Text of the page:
Want to perform at the NCPA Experimental Theatre? Think Again...
October 20, 2011 12:00:00 AM IST MTG editorial
The National Centre of the Performing Arts (NCPA) in Mumbai has revised the rates of its five theatres. This is perhaps the biggest blow in recent times to hit a beleaguered theatre community in Mumbai. The commercial theatre groups may be able to absorb this and re-juggle their balance sheets, but what about the others?
The NCPA Experimental theatre with its 300 seats, and home to many theatre classics and talent will now charge Rs 35,000 on weekdays and Rs 40,000 on weekends. To date, theatre groups paid Rs 6,500 plus a surcharge of Rs 2,700 or 50% of the box-office sales (whichever was higher). The standard rental, even if one factors an inflationary cost of 15% is unreasonably high. Theatre groups by and large, especially the younger groups and the poor theatrewallahs, plus those linked to the alternative theatre space in Mumbai will not be able to have access to this space.
Some may argue that the NCPA has annual costs that are incurred. But then, as a theatre veteran argues, "the business of theatre means someone has to subsidise the plays. The NCPA cannot simply get into programming." This makes sense when one considers that the NCPA is a public charitable trust. The centre's historical legacy and its mission statement, so proudly touted on its website, run contradictory to such moves.
The other thing that is striking is, none of the costs, are borne by the Government. And so, in a way, the NCPA has to pay to maintain for providing technical services and prime real-estate that can enable theatre groups to make their plays available to audiences. When the programming includes: fashion shows, AGMs, high-profile book launches, why then, should theatre be the odd one out?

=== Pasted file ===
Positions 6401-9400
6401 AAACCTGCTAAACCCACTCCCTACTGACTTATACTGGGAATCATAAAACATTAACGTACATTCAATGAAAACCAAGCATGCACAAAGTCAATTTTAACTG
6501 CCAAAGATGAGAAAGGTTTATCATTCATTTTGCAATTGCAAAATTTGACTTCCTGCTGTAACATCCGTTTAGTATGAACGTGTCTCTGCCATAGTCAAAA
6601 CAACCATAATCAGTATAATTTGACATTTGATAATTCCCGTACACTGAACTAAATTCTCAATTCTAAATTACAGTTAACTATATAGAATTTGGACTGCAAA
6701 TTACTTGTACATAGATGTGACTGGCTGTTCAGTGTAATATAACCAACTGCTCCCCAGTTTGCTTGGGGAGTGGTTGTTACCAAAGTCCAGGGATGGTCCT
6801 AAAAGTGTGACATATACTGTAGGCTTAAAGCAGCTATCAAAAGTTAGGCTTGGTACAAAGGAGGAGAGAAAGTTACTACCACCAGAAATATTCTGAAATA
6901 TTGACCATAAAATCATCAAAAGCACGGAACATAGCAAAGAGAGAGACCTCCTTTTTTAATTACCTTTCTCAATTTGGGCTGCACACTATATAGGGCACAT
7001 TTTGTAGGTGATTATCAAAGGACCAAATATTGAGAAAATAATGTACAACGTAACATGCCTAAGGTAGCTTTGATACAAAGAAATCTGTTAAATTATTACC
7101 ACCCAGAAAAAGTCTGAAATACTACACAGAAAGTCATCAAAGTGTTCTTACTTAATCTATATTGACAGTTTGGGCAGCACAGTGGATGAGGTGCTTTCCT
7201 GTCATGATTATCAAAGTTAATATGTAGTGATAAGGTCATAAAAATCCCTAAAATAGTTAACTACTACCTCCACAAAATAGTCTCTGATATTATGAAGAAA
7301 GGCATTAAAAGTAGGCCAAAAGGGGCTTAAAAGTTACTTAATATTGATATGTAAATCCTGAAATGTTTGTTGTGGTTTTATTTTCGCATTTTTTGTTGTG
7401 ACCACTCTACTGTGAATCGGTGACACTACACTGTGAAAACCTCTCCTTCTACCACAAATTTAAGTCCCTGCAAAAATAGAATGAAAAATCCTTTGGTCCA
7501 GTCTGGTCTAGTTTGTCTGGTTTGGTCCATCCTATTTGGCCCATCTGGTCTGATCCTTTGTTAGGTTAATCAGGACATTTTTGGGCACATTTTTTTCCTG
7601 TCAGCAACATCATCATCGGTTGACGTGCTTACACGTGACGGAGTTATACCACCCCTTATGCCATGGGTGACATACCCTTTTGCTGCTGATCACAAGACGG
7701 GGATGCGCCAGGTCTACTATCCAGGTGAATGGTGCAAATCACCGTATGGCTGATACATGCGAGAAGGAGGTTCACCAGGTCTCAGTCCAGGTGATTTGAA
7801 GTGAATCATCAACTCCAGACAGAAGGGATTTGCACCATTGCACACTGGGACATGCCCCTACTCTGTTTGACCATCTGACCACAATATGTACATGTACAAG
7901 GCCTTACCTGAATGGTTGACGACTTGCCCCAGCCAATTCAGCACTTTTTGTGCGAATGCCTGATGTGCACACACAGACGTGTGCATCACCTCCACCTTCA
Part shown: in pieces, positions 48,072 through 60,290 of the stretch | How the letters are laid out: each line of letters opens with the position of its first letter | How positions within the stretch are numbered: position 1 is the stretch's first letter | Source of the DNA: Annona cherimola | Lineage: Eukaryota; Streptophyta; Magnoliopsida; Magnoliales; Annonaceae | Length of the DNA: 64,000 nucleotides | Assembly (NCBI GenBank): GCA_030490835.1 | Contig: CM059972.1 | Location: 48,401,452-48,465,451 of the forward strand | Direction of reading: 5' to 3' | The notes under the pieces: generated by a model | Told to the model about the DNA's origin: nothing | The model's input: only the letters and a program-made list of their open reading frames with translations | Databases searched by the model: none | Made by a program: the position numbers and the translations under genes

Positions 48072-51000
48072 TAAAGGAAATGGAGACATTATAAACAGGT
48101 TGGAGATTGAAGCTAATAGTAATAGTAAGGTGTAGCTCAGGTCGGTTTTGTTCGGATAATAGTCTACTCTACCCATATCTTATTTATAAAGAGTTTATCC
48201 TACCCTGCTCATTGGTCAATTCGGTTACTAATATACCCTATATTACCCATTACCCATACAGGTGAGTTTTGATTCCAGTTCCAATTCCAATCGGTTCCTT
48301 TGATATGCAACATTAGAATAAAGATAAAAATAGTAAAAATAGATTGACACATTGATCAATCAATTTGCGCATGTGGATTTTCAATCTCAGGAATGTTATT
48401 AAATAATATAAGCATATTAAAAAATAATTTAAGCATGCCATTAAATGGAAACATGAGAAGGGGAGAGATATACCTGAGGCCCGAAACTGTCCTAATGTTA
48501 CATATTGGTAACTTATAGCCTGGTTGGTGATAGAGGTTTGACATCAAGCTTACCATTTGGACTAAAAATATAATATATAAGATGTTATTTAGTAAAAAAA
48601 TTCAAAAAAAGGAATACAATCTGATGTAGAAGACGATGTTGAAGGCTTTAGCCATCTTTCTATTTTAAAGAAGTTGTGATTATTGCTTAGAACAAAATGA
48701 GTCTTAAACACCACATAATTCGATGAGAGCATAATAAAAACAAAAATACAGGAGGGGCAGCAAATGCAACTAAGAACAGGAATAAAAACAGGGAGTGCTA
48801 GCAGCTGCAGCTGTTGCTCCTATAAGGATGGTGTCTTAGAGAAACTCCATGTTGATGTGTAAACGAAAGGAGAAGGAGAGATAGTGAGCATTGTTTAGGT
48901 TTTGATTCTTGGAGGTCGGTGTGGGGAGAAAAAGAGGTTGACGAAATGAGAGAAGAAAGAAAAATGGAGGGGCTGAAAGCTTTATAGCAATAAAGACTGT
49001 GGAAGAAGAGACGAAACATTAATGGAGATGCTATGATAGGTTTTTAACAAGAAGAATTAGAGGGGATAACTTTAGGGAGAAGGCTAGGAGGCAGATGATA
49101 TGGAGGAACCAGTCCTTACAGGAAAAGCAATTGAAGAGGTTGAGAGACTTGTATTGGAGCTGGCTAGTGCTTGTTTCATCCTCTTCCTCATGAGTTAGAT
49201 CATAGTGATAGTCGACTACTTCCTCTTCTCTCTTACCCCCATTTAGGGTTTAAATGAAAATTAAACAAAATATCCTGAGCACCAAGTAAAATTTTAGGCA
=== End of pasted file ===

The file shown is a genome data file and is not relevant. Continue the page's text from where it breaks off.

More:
The point is, it's the NCPA, that is a centre of the "performing arts" and therefore this is a cost that theatrewallahs believe they should not pay. Rather, theatrewallhas believe that the NCPA should provide them with a subsidy, wherein the bill is footed ultimately by NCPA. This is not altruistic as it sounds. Since there was a time during the reign of Pu La Deshpande (and his team of Ashok Ranade, Arun Naik, Waman Kendre, Vridnavan Dandvate, Chetan Datar, and others) it is precisely this that transpired. And so with all the rhetoric of overhead costs and paying for electricity, theatre facilities and even advertisements, the NCPA supported and sustained the theatre movement in the city.
No one expects the present management to be as pro-active as the Pu La and co, but one hopes they have the prudence to see that theatre can simply not pay the same rate as everyone else; and that it cannot survive without a subsidy. Of course, it's understandable that the price hike means that the NCPA is seeking to save money where it can. But can it be fair that, in the process, theatre and plays should be singled out and asked to pay? We think not.
That theatre has to beg, borrow, steal for survival, is not a new story. Yet, it is necessary and imperative that it gets the desired support and reprieve in other forms. Rentals make up for a large part of the expenses that theatre groups incur, and prohibitive rentals can result in cutting short the life of a production.
For the time being however, the message from Mumbai's premier performing arts institution is clear: the play is no longer the thing.